The Firefoxweb browser supports hundreds of extensions in its latest version. There are extensions that tweak its behavior in small but useful ways, addons that add completely new and very innovative features, even entire applications like FTP clients and e-mail posting programs that run inside the browser.
It would be silly to list all the extensions supported by Firefox here. There are some extensions, however, which I consider vastly more useful than all the others. These are usually the first things I add to every new Firefox installation before using it for browsing web pages. Continue reading →
One of the movies I recently watched came with subtitles in a separate *.srt file. The subtitles had 99% correct timing information, a pretty amazing feat. They had a minor glitch though. Many instances of lowercase ‘el’ had been replaced with uppercase ‘i’.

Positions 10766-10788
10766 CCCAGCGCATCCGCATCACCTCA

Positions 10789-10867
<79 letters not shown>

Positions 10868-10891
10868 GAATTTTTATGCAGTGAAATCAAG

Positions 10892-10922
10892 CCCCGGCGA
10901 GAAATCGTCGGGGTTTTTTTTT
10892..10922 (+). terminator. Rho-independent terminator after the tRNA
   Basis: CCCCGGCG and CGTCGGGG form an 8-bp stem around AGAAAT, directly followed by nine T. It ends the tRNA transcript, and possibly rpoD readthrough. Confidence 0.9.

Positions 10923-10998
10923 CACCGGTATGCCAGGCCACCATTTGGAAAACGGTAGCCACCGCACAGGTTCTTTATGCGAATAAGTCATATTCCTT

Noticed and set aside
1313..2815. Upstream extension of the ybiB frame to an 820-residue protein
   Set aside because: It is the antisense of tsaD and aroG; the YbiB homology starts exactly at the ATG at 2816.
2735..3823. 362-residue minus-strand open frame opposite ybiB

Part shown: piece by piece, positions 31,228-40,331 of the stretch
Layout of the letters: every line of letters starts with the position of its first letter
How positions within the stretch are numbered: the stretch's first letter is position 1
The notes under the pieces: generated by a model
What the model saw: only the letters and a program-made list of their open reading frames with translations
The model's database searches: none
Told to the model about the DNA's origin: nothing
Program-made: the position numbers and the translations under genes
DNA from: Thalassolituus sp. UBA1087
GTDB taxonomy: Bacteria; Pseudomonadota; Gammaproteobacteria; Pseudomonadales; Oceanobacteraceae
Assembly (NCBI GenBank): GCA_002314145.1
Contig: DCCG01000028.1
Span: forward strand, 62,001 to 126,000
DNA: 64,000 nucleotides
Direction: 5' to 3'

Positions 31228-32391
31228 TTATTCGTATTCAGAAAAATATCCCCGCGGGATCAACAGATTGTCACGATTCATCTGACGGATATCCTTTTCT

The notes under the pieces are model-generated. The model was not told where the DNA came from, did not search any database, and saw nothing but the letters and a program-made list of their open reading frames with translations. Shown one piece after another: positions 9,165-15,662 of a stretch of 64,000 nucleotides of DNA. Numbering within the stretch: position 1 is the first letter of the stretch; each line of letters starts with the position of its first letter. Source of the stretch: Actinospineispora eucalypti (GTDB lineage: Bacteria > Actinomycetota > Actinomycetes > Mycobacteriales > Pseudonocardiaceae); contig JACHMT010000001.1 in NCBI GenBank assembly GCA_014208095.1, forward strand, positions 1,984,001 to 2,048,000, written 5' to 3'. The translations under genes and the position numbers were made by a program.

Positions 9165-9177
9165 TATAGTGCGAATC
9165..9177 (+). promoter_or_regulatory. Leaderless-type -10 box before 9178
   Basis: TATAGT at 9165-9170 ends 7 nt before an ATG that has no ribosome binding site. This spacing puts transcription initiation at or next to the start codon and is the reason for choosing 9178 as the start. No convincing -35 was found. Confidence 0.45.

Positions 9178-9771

I noticed this tiny glitch in the first few lines of text, and then discovered that it was a buglet that occured far too often. My OCD side started feeling bad about the movie, because all the bogus capital ‘i’ letters were distracting me from the “real” fun of watching the actual movie.
ERC is an IRC client written in Emacs Lisp. This makes ERC very easy to extend, customize and otherwise adapt to your personal style.
A nice features of the standard ERC distribution is that you can extend the set of commands available on your IRC prompt by writing short Emacs Lisp functions. When you define a function called “erc-cmd-XXX” it instantly becomes available as an IRC command. Continue reading →
One of the wonderful commands that Mercurial support is the “verify” command. Running this command in a Mercurial workspace goes through the backing store of the repository and makes sure that the history and contents of the versioned files are not corrupt, missing or otherwise in a “bad” state.
An example of how you can use this Mercurial command is described here. Continue reading →